What accounts for Mike Huckabee’s surge in the polls? The Washington Post thinks it knows: he’s winning over evangelicals. This is, of course, what everyone is saying right now.
According to Chris Cillizza and Shailagh Murray, Huckabee was deliberate about his appeal to the Republican constituency. Long before he began his long-shot presidential bid, the ordained Baptist minister reached out to Randy Brinson, a physician from Montgomery, Alabama:
Brinson is the keeper of a massive e-mail list of much-coveted Christian voters that Huckabee is using to reach and organize people in early-voting states such as Iowa.
Brinson’s list numbers about 71 million contacts, with 25 million identified as belonging to “25 and 45 years old, upwardly mobile, right-of-center, conservative households,” he said. In other words, a target-rich environment for a candidate such as Huckabee, who is preaching a compassionate conservative message heavily infused with religious sentiment.
While Cillizza and Murray’s explanation sounds light, Post columnist Charles Krauthammer cast a dark shadow on Huckabee’s purported outreach to evangelicals.
Krauthammer faulted Huckabee for running an ad in Iowa in which the phrase “Christian leader” appears. By Krauthammer’s lights, Huckabee’s commercial was a not-so-subtle smear of the Mormon faith of Mitt Romney, whom Huckabee has surpassed in Iowa:
Mormonism should be a total irrelevancy in any political campaign. It is not. Which is why Mitt Romney had to deliver his JFK “religion speech” yesterday. He didn’t want to. But he figured that he had to. Why? Because he’s being overtaken in Iowa. Why Iowa? Because about 40 percent of the Republican caucus voters in 2000 were self-described “Christian conservatives” — twice the number of those in New Hampshire, for example — and, for many of them, Mormonism is a Christian heresy.
That didn’t seem to matter for much of this year, when Romney had a commanding lead and his religion seemed a manageable political problem — until Mike Huckabee came along and caught up to Romney in the Iowa polls.
The appealing aspects of Huckabee’s politics and persona account for much of this. But part of his rise in Iowa is attributable to something rather less appealing: playing the religion card. The other major candidates — John McCain, Rudy Giuliani and Fred Thompson — either never figured out how to use it or had the decency to refuse to deploy it.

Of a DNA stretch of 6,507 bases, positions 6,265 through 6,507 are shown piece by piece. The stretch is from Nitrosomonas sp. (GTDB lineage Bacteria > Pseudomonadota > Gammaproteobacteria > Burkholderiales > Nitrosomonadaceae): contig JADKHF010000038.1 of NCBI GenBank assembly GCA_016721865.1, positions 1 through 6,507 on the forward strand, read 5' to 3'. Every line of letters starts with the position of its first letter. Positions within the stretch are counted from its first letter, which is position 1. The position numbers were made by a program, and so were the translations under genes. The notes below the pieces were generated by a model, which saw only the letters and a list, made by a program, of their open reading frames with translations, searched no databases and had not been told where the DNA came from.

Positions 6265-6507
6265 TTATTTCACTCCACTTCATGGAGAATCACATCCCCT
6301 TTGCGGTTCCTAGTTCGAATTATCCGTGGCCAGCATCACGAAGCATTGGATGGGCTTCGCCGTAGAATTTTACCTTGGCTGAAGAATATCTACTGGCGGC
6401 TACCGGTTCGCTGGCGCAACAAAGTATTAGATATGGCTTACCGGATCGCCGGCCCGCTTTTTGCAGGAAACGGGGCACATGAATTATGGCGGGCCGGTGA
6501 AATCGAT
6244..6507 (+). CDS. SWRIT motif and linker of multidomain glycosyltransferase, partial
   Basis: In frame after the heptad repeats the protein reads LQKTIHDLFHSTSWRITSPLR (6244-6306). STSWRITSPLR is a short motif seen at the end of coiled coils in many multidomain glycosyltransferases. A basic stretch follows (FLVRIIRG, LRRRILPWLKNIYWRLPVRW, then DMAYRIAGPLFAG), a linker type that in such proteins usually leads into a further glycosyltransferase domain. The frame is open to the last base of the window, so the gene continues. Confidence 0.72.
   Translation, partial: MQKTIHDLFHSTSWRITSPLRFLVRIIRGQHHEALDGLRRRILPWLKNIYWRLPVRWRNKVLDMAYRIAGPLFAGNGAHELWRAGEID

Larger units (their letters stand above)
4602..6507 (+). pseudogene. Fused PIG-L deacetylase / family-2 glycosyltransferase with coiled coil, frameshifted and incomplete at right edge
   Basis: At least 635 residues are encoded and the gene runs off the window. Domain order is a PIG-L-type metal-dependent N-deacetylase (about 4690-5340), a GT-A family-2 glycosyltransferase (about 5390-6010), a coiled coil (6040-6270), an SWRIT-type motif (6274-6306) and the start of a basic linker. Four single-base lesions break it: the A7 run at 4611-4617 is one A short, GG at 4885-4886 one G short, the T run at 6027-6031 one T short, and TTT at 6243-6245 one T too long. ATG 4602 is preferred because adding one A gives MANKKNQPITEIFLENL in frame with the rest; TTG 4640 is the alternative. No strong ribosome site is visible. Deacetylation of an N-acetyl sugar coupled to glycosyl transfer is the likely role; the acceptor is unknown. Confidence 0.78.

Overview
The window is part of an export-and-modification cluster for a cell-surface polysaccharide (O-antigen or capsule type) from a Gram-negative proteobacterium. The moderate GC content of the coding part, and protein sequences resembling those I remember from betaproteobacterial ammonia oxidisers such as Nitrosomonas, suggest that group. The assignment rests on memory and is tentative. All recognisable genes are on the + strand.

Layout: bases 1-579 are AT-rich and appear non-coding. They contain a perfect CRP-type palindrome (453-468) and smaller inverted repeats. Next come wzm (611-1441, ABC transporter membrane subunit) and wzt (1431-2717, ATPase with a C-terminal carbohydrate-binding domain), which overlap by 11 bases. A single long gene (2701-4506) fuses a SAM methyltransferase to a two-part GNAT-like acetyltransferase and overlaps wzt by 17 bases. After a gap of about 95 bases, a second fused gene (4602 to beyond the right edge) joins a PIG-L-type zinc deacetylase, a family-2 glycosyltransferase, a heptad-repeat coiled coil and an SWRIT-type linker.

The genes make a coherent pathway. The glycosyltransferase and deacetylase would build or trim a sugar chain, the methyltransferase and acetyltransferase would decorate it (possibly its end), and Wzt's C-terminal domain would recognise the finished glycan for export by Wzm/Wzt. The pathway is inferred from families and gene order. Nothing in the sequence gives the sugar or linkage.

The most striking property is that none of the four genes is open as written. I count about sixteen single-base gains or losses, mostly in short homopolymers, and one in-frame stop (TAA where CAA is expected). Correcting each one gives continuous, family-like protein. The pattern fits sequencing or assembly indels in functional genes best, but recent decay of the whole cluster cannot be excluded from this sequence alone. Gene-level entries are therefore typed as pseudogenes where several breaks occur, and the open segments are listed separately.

Huckabee has exploited Romney’s Mormonism with an egregious subtlety. Huckabee is running a very effective ad in Iowa about religion. “Faith doesn’t just influence me,” he says on camera, “it really defines me.” The ad then hails him as a “Christian leader.”
Huckabee no doubt has garnered support from evangelicals. But it’s simplistic to conclude that Huckabee’s surge is entirely due to to them. After all, Huckabee has gained support from non-evangelicals as well. Romney and Huckabee are tied among this large voting bloc, at 24 percent apiece.
Also, while Huckabee’s “Christian leader” may have helped him with evangelicals, he has yet to run any TV commercials in South Carolina. You would think that this might hurt him. Yet Huckabee just this week charged to the lead in the Palmetto State. Perhaps Huckabee aides are emphasizing his religious background, but no reporter has produced evidence for that fact.
Might Huckabee’s rise be due to other factors as well? How about his performance at the CNN/YouTube debate? That was the one in which Huckabee distanced himself from the notion that his policies are determined by what he thinks Jesus would do. (“Jesus was too smart to run for political office,” he quipped.) After the debate, pundits expressed wonderment and respect for Huckabee’s political adroitness.
“Evangelicals moving toward Huckabee” is an obvious story line. But it’s hardly the only one that explains Huckabee’s rise. Why don’t well-funded newspapers like the Post show how Huckabee, as well as the other candidates, are doing among all religious groups?